A Guide to Austin Stand-Up
Who makes the jokes, where you can see them, and who keeps the scene running in a city where laughing matters
A hundred comics walk into a bar.
No setup for a joke here. It's literally what happens at Cap City Comedy Club every May when the Funniest Person in Austin contest hits the finals round. Actually, that number might be conservative since twice that many folks enter the competition each year, and even those who don't move past the prelims are curious to see who wins. That so many locals will go onstage and try to elicit laughs from a few hundred strangers, in pursuit of a thrift-store cape and crown, and whatever bragging rights accompany the title, is a measure of how engaged this city is when it comes to stand-up. Simply put, people here are funny.
The funny of Austin – that's as in ha-ha, not the overworn word starting with W – has taken many forms through the years (O. Henry's newspaper The Rolling Stone, University of Texas satirical rag The Ranger, humorists Cactus Pryor and John Henry Faulk, underground comix, the Uranium Savages, Esther's Follies, Master Pancake, Greater Tuna, the O. Henry Pun-Off, sketch groups, the mighty improv scene, etc.), but the form that's achieved the most prominence and acquired the greatest reach in the last 30 years is the one in which one person at a mic faces off against a crowd with a quiver of hand-crafted punch lines. Thanks to two longtime clubs, Cap City and the Velveeta Room (aka the Velv Comedy Lounge), stand-ups have had a place to hone their craft and commune with other comics. They've received support from local pros with industry connections that helped them make the leap to major comedy festivals across the continent, and network television and cable. Comics here have made an MTV sitcom (Austin Stories), co-starred on a series with Zach Galifianakis (Martha Kelly, Baskets), and won the internet (Chris Cubas, @midnight With Chris Hardwick). They get booked alongside big names at big festivals here – even music festivals. And as with the music scene, people move to Austin to be part of the comedy.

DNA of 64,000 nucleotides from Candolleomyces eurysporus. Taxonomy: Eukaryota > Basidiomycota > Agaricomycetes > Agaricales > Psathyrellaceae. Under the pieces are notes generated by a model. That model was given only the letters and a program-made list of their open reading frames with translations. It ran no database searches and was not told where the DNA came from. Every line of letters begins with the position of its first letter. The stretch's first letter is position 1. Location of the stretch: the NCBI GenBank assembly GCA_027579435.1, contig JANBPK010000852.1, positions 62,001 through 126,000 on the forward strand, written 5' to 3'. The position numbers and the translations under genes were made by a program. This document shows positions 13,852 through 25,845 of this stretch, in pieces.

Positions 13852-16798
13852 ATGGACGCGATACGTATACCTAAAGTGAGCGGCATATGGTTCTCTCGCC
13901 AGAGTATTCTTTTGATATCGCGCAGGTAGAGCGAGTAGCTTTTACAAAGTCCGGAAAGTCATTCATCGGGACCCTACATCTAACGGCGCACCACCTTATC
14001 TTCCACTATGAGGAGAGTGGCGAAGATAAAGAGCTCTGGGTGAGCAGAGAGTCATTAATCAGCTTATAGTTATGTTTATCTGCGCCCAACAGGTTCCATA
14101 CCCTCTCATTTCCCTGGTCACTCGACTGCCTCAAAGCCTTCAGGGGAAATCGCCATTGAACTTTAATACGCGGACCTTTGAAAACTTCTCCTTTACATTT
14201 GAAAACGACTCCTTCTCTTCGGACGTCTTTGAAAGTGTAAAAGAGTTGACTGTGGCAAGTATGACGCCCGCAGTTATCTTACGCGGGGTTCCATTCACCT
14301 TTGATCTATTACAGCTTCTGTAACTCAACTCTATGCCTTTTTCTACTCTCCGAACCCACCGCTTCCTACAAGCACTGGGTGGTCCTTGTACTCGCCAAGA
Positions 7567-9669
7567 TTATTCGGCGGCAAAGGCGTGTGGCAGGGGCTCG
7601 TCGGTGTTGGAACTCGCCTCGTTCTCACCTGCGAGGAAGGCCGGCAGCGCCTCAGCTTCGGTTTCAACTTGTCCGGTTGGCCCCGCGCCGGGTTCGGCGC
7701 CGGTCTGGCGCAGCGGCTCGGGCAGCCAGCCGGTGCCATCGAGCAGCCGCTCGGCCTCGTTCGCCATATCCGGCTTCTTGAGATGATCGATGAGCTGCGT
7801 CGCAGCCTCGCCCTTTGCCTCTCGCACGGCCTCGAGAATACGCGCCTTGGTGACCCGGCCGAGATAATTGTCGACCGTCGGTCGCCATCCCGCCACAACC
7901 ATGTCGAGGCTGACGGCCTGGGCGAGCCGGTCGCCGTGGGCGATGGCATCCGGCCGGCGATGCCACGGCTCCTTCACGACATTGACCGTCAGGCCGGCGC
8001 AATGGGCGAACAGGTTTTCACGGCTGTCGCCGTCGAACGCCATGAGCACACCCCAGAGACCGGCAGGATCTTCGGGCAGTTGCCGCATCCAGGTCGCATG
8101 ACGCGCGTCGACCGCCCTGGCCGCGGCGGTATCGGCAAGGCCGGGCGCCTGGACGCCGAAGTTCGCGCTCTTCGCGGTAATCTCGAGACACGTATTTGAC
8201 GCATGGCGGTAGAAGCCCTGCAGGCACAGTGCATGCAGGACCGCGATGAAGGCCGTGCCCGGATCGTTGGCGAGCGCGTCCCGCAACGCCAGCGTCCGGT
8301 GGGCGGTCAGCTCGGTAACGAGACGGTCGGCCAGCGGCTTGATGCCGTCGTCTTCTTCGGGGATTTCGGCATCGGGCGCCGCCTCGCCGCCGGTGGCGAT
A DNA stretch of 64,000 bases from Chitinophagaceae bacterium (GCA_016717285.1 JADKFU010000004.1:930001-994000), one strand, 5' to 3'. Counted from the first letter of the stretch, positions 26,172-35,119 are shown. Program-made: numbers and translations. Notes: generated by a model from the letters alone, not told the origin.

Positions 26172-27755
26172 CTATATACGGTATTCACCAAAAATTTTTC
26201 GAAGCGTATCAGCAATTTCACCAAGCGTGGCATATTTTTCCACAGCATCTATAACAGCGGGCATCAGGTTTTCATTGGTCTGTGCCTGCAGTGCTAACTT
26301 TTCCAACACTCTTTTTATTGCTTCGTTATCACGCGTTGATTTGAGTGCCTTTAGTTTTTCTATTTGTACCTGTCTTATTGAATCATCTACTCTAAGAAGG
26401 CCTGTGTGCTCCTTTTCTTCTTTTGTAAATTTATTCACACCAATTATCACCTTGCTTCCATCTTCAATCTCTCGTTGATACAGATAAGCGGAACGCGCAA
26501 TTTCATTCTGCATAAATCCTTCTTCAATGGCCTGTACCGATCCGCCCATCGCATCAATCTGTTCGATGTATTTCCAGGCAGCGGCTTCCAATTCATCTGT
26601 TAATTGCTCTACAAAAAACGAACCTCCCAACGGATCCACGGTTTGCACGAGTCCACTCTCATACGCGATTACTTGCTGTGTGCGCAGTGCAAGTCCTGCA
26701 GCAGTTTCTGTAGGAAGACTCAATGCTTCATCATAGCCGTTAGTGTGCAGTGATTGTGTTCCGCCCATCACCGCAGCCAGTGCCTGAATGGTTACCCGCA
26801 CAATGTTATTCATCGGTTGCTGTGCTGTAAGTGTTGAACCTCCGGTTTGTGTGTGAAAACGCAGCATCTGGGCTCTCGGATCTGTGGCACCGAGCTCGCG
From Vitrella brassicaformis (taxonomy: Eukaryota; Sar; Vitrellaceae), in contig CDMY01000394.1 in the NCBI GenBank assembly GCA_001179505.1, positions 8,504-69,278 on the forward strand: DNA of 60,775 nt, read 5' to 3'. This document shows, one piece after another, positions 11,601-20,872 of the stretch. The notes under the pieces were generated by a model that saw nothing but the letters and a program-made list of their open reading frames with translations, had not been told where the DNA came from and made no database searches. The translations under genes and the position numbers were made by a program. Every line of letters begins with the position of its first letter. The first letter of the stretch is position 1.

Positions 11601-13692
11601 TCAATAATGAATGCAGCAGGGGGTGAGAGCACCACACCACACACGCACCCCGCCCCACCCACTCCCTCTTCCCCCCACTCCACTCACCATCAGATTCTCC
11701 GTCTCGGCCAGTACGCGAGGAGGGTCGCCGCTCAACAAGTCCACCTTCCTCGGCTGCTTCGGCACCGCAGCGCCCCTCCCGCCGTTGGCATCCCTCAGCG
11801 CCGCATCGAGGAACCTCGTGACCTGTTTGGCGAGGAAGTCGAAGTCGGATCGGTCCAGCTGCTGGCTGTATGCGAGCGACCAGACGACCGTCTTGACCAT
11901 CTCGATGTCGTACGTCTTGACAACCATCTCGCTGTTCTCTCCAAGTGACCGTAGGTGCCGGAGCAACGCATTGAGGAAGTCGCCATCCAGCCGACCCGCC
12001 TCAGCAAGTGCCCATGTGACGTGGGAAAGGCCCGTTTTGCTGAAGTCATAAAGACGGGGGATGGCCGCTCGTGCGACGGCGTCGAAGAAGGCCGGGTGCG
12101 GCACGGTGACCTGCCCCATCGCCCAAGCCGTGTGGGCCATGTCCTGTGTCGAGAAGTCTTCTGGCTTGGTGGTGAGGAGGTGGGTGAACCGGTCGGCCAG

So in honor of April Fools' Day, the start of this year's FPIA contest this week, and the return of the mammoth Moontower Comedy & Oddity Festival (see "April Foolishness"), Chronicle writers Wayne Alan Brenner, Sean L. Malin, Ashley Moreno, and myself offer this introduction to the stand-up scene in Austin.